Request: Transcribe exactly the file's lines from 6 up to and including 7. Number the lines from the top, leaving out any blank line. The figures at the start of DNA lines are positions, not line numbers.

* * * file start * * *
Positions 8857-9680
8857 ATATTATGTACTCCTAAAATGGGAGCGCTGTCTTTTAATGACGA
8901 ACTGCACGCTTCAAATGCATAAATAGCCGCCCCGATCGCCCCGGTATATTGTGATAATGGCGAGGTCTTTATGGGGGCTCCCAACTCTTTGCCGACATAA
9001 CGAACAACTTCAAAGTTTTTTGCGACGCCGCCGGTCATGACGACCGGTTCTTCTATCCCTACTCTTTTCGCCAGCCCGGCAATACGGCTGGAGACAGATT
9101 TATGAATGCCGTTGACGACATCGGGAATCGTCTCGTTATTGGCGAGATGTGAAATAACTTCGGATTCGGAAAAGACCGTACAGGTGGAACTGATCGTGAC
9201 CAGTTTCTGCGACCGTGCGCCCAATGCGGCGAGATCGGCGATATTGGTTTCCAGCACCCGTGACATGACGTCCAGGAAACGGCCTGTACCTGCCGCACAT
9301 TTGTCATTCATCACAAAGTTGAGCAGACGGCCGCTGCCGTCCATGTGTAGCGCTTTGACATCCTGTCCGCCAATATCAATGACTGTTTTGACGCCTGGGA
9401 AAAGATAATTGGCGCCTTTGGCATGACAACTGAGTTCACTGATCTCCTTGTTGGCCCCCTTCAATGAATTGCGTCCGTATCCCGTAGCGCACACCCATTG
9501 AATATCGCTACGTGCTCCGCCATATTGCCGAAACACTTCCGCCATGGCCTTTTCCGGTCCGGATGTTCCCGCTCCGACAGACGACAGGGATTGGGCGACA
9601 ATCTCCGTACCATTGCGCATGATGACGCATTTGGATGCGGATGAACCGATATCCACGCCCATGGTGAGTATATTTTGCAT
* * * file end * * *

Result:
9201 CAGTTTCTGCGACCGTGCGCCCAATGCGGCGAGATCGGCGATATTGGTTTCCAGCACCCGTGACATGACGTCCAGGAAACGGCCTGTACCTGCCGCACAT
9301 TTGTCATTCATCACAAAGTTGAGCAGACGGCCGCTGCCGTCCATGTGTAGCGCTTTGACATCCTGTCCGCCAATATCAATGACTGTTTTGACGCCTGGGA